Wodby Drupal

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Wodby platform is really flexible. Affecto significantly reduced time to market spinning new customers on top of wodby infrastructure. Super easy setup, automatic deploys, workflow and really thought initial configurations helps our devops work. Great support make us happy users.

Antti Tuppurainen Technical Drupal Architect at Affecto Finland

We moved our Drupal hosting to use Wodby and changed our development workflow to use Docker at the same time. Now we can concentrate on Drupal development and we're not losing time configuring servers etc. When a site needs additional resources or hosting in a different region we can be way more responsive as deploying a new instance takes no time at all.

Tony MillerDirector at Eighty Options
  • Docker-based Drupal stack. Docker4Drupal is a set of docker images optimized for Drupal. Use docker-compose.yml file from the latest stable release to spin up local environment on Linux, Mac OS X and Windows. Read the docs on how to use; Ask questions on Slack; Follow @wodbycloud for future announcements; Stack.
  • Drupal-vanilla Vanilla Drupal for Wodby 2.0 2 0 0 0 Updated Apr 22, 2021. Nginx Nginx docker container image docker nginx alpine Shell MIT 40 35 12 0 Updated Apr 22, 2021. Wodby-sdk-python Wodby Python SDK Python MIT 2 0 0 0 Updated Apr 21, 2021. Wodby-sdk-go Wodby Go SDK Go MIT 0.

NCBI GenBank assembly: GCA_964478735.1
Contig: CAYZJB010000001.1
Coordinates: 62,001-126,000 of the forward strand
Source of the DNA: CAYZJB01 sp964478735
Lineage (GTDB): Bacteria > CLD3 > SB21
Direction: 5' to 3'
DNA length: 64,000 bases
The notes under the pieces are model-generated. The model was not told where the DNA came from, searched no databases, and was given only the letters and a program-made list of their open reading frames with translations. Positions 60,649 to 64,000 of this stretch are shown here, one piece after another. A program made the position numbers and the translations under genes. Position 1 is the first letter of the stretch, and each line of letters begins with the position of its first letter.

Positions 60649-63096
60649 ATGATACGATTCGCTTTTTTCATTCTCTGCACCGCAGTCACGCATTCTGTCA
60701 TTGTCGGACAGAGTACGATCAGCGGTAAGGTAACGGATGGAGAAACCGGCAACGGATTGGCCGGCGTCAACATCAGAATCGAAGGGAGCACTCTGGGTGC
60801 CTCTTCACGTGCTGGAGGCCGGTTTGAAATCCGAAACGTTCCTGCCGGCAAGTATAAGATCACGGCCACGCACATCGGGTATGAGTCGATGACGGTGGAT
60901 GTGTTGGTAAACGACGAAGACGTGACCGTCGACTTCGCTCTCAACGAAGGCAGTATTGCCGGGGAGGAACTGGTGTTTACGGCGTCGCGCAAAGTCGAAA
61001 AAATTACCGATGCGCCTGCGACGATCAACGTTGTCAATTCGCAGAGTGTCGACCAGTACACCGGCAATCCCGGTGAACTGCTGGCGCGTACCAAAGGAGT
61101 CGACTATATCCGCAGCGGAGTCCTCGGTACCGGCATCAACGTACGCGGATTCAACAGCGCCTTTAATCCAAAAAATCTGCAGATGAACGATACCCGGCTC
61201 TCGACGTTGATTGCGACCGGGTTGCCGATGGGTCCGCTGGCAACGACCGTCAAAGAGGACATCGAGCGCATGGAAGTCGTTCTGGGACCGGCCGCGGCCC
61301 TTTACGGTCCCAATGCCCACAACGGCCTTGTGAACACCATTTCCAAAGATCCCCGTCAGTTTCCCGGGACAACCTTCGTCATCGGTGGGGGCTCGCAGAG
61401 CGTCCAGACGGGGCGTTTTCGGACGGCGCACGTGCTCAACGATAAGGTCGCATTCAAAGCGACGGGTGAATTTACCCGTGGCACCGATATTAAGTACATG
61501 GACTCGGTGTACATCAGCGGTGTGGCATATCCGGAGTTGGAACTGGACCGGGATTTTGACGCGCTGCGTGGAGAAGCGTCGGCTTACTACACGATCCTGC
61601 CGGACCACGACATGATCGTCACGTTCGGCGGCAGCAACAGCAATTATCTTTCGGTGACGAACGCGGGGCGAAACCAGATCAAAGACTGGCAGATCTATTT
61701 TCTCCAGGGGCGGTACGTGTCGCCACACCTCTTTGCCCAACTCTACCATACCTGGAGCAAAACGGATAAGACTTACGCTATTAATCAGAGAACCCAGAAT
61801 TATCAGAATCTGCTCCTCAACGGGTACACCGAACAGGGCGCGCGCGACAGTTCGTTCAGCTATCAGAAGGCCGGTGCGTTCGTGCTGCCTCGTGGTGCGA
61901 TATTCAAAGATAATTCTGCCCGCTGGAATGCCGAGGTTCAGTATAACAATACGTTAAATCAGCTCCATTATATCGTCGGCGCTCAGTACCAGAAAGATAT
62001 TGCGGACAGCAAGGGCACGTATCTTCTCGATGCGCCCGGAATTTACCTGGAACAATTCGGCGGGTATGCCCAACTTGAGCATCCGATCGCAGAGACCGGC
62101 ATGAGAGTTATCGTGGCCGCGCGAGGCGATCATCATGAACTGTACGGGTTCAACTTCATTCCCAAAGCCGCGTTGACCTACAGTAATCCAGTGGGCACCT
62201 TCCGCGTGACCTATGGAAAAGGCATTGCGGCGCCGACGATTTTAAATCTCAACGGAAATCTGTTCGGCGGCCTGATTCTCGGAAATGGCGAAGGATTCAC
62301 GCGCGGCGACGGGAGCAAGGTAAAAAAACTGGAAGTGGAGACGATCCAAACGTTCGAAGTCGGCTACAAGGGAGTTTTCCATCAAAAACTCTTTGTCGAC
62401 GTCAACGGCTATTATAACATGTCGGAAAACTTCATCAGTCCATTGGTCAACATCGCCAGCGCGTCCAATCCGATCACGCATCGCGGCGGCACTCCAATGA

Ramsalt uses Wodby to handle 100+ Drupal websites of their customers from all over the world. Every website they deploy has production and fully-consistent staging environment to develop and tests new features. For large media customers with high traffic Ramsalt utilizes a managed container-based cluster on Amazon Web Services.
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Wodby’s innovative infrastructure helped us to increase the speed and simplify our app deployment, while also leaving us the freedom of handling our hosting and not locking us on a specific pattern. We are now much more robust for future growth and will be able to innovate faster.

Martin Normann LundCTO at Ramsalt Lab

We significantly reduced our dev-ops costs since we moved all our development infrastructure to Wodby. Spinning up a new Drupal or Wordpress instance of our client sites is a breeze - our engineers really appreciate it. The platform is very flexible and easy to use with great customer support - every request is addressed almost in real time.